-        WPA2 Personal Can Be Hacked:  When a WPA2 Personal or Enterprise connection is established, a private set of encryption keys is established between the access point and each associated client device.  For WPA2 Enterprise, the seed for this encryption key is unique and comes from the authentication server.  For WPA2 Personal, the seed for the encryption key is the WPA2 Passphrase.  A hacker who already possesses the WPA2 passphrase and can capture the association traffic of a client device can derive the encryption key for that client device and thus decrypt wireless traffic from that client.

-       Ineffective for Guest Networks:  Many SMBs open up their own networks (or more hopefully set up a dedicated SSID and VLAN) for visitors or customers.  This is especially important in service businesses, such as restaurants, caf├ęs, hotels, doctor’s offices, or any other locations where customers need to wait for long periods for a service to be provided.  Many SMBs protect this network with WPA2 Personal, which is quite ineffective as this WPA2 passphrase must be distributed publicly, making it an ineffective security measure.  See http://www.emperorwifi.com/2015/05/how-operators-can-make-hotspots-and.html for more information on how to more properly secure a guest network.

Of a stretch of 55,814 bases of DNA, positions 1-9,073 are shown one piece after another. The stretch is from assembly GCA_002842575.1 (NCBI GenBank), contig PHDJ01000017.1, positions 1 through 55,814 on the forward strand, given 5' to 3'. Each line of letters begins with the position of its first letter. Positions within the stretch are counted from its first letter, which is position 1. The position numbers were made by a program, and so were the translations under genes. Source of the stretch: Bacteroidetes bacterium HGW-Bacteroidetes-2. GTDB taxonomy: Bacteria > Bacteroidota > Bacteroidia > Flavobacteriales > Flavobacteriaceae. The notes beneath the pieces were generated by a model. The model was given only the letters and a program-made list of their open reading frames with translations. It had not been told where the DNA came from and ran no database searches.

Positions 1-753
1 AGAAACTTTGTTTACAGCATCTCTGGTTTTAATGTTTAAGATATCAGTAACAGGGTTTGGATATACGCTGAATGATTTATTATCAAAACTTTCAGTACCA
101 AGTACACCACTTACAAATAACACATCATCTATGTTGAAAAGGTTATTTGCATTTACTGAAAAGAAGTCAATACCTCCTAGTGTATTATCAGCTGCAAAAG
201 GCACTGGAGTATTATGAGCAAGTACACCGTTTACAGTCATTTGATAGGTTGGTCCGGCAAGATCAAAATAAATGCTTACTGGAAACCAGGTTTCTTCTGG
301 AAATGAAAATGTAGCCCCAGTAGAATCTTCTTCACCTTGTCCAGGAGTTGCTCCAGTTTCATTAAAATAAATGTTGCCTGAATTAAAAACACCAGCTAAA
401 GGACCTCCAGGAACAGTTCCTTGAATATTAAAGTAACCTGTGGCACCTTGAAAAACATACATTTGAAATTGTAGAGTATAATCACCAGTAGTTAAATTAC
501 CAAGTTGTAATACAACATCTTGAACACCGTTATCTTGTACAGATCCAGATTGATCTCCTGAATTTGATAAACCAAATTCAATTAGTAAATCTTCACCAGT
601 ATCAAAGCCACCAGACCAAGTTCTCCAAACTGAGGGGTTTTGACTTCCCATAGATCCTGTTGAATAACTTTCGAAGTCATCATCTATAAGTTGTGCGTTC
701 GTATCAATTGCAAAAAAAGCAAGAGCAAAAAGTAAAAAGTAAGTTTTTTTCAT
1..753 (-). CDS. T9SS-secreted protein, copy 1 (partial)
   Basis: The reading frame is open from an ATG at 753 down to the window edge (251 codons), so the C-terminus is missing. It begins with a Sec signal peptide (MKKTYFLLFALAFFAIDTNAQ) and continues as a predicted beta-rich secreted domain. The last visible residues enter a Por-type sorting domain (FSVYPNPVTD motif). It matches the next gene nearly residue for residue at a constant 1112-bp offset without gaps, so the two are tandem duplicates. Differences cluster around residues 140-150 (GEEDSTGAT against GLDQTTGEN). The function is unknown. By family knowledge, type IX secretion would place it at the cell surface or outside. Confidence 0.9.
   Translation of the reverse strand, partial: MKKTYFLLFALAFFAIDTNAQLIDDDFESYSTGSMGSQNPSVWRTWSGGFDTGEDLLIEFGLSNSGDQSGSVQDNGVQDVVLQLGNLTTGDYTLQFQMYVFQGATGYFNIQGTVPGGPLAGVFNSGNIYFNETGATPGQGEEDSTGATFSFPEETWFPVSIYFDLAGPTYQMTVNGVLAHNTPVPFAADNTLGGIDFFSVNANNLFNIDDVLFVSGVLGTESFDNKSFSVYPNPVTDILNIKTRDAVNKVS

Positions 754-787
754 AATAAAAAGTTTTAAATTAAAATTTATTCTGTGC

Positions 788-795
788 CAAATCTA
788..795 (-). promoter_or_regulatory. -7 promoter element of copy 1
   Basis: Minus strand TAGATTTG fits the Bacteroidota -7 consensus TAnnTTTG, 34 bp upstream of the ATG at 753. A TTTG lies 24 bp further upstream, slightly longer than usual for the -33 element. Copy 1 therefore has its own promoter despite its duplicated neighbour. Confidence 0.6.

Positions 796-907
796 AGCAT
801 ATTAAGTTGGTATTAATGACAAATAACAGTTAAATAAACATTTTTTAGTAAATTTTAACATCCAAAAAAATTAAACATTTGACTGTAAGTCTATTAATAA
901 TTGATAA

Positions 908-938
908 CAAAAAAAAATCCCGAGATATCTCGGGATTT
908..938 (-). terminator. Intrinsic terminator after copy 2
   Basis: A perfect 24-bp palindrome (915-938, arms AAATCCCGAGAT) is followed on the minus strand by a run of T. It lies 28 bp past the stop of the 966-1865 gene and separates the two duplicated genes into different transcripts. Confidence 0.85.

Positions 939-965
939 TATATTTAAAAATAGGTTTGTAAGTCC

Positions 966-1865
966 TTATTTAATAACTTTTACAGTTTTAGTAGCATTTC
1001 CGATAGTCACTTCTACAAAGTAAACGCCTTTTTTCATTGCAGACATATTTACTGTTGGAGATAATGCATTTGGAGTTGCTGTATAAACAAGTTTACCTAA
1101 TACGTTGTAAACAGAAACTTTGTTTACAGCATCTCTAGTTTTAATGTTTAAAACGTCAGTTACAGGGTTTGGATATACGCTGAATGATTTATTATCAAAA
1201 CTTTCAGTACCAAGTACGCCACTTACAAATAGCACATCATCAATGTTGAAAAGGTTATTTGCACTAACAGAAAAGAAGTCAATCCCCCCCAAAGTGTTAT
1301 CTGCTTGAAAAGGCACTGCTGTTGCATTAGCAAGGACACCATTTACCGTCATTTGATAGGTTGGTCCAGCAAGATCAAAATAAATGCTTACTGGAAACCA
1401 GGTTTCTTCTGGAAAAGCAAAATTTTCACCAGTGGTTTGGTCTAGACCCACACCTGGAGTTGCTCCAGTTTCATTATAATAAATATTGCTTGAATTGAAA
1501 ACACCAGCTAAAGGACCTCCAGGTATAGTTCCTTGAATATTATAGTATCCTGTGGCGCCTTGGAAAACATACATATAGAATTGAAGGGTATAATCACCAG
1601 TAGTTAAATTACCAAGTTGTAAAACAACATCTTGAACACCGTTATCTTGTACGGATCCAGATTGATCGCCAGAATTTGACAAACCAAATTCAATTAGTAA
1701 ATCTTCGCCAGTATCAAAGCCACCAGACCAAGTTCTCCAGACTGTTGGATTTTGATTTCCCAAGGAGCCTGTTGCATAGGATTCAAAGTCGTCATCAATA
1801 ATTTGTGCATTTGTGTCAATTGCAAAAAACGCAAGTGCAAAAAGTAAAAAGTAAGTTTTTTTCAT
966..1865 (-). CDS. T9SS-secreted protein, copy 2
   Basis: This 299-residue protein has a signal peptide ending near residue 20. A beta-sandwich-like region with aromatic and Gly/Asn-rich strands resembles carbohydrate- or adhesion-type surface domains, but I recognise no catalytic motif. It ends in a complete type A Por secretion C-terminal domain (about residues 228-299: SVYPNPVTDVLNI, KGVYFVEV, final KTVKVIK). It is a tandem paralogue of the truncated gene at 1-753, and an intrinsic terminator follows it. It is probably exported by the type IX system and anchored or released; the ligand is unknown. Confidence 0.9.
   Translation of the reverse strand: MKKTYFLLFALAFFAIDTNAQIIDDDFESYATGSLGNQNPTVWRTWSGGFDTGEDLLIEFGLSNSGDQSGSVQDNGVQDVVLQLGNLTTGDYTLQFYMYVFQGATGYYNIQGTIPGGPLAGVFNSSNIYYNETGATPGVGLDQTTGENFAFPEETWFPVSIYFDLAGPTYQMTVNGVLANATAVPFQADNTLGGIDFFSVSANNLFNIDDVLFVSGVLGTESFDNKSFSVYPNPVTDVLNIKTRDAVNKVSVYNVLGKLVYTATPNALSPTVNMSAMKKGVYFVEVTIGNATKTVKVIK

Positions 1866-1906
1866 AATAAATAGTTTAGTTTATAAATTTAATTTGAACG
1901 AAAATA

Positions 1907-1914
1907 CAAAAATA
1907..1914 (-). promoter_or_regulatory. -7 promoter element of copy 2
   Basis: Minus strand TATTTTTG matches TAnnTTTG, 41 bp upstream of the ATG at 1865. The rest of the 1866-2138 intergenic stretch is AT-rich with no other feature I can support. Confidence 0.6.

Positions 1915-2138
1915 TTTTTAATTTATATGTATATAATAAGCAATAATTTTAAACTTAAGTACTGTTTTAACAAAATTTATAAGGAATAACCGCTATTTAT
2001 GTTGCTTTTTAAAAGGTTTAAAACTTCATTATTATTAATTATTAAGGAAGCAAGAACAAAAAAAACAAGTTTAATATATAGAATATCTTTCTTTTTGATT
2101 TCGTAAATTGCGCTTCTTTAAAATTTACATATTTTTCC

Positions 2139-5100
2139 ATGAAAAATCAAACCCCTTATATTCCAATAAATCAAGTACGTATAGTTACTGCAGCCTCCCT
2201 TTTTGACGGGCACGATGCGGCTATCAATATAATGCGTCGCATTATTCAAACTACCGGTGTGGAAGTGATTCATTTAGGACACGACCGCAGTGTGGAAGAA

The Problems with WPA2 Enterprise

In WPA2 Enterprise, the client device connecting to the Wi-Fi network gets authenticated to an authentication server (i.e. a database server via RADIUS) before association to the access point is completed.  The authentication server can either be internal to the access point technology (i.e. implemented on a controller), or it can be an external server on the local network or even the Internet.   The authentication process is known as Extensible Authentication Protocol (EAP), and there are several variations of EAP that dictate different types of credentials and encryption required by both the supplicant (i.e. client device) and the authentication server (i.e. external database accessed via RADIUS).  Most modern EAP implementations require mutual authentication between the supplicant and authentication server, which typically requires a signed certificate on the database server and either client certificates, tokens, or other credentials on the client device.   The most difficult part of implementing EAP are supporting the client devices, as each client device must have appropriate credentials pre-loaded.   Additionally, many IoT devices and network appliances simply do not have the capability of supporting WPA2 Enterprise.

The authenticator (i.e. the access point) acts only as a middleman during the EAP authentication process, and thus doesn't care which EAP method gets used.  Configuring WPA2 Enterprise on an AP is therefore quite simple, as all the AP needs to know is the IP address and port of the RADIUS server, along with a shared secret (i.e. password) for authenticating communication between the AP and the authentication server over the wired network. 

When a client is approved for access to the network by the authentication server, the server passes information to the AP, including the fact that the client device is approved and the seed for generating the unique unicast AES encryption key between the AP and the client device.